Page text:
International Reactions on the European Parliament’s Resolution on Unethical Organ Harvesting in China


The European Parliament’s resolution on unethical organ harvesting in China

is succeeded by a chain of international reactions


The determination of the European Parliament to act against forced organ harvesting from prisoners and prisoners of conscience in China has influenced people and governments worldwide.

On December 12,  2013, the European Parliament passed a resolution condemning the Chinese regime’s forced organ harvesting from prisoners, especially from Falun Gong prisoners of conscience, and called for a EU investigation into the practice.  This action was supported by MEP Edward McMillan-Scott, Vice President of the European Parliament. The EU resolution, coming just days after a DAFOH delegation of physicians hand delivered 1.5 million petition signatures against the practice to the UNHRC, has sent a clear-cut demand to the CCP to stop this crime against humanity without delay.

As if buoyed by the EU Resolution governments and organizations around the world have recently taken unprecedented action. This global response followed similar resolutions by parliaments, professional associations and lawmakers.

In mid December a U.S. congressional sub-committee on Asia & Pacific adopted a parallel resolution, House Resolution 281, putting the U.S. Congress on record as condemning the forced harvesting of organs in China that was unanimously passed out of subcommittee.

In February, the state of Illinois in the U.S. passed House Resolution 730 urging the government to investigate organ transplants in China, and to prohibit any doctors who performed transplants using organs harvested from Falun Gong practitioners from gaining entry into the U.S.

On March 12, 2014, Canada’s representative on human rights to the United Nations, Anne-Tamara Lorre, raised the issue of organ harvesting in China without consent at the U.N. Human Rights Council meeting in Geneva reiterated the recent European Parliament resolution and the urgency to advocate for prisoners of conscience in China and mentioned the 1.5 million signature petition addressed to the U.N. High Commissioner on Human Rights in 2013.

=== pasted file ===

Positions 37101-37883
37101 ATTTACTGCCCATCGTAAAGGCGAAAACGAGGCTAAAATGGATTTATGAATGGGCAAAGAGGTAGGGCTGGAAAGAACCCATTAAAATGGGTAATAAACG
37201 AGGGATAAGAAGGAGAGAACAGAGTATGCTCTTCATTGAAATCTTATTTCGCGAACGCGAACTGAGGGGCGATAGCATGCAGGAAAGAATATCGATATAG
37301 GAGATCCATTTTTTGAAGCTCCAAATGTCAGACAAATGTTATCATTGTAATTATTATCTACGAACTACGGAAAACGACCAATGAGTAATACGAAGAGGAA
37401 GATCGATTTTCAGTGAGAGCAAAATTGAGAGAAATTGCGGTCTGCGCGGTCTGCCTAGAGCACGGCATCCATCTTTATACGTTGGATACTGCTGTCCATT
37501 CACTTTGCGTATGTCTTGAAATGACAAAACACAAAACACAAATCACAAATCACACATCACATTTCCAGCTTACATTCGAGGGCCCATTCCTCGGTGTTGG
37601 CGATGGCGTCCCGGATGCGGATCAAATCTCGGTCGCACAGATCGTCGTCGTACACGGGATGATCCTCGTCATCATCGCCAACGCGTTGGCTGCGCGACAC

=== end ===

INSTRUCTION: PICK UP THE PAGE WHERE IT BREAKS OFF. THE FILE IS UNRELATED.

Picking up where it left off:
Canadians remain deeply concerned that Falun Gong practitioners and other religious worshippers in China face persecution, and that organ transplants took place without free and informed consent of the donor.

Mrs. Lorre acknowledged reports of organ harvesting in China. “We remain concerned that Falun Gong practitioners and other religious worshippers in China face persecution, and reports that organ transplants take place without free and informed consent of the donor are troubling.” A week later, the forced organ harvesting from Falun Gong practitioners in China was again raised before the United Nations Human Rights Council by the Vancouver-based NGO Lawyers’ Rights Watch Canada. On behalf of the NGO Vani Selvarajah addressed the United Nations Human Rights Council in Geneva during March.

On March 19, 2014, the influential European Economic and Social Committee (EESC) endorsed the EU Resolution and  EESC President Henri Malosse hosted a conference entitled “Organ Harvesting in China: Europe must act now” at the EESC in Brussels. President Malosse called the organ harvesting practice in China a “scandalous” practice, a disgrace for humanity and that it should end immediately.

An Italian Senate commission on human right passed a resolution in March declaring that the Chinese Communist Party has harvested the organs of tens of thousands of prisoners, and called on the Italian government to take a range of measures against the practice.

The Extraordinary Commission for the Protection and Promotion of Human Rights, a committee within the Italian Senate, heard testimony in December from organ harvesting investigator, Attorney David Matas. The Italian resolution on organ harvesting in China, which has binding effect on the legislators, calls to reconsider training programs for Chinese doctors, to collect further information about the organ harvesting practices in China through diplomatic and other channels, and to prosecute, in accordance with international conventions, individuals involved in organ trafficking.

In March 2014, as reported by China Daily, Huang Jiefu, director of the China Organ Donation Committee and former vice-minister of health in China announced that China is set to further strengthen the regulation of organ donations from executed prisoners and integrate it into the existing public voluntary organ donation and allocation system. Despite Herculean efforts by the international medical community to dissuade Huang, his resolve remained unchanged,  “By doing that, organs from death-row inmates used for life-saving operations are secured in a fair, transparent, and corruption-free manner,” he said.

What we see in 2014 is a growing awareness about the unethical medical practices in China which the international community is no longer willing to tolerate. End of February 2014, the Transplantation Society (TTS) and the Declaration of Istanbul Custody Group (DICG) wrote an open letter to the Chinese President Xi Jinping. In a globalized world, where education, research and patient treatment is shared internationally, knowing about transplant abuse carries the responsibility to act. This moral obligation is not exclusive to China. It is a matter of appreciating our own ethical values. This is manifested in the increasing international reactions.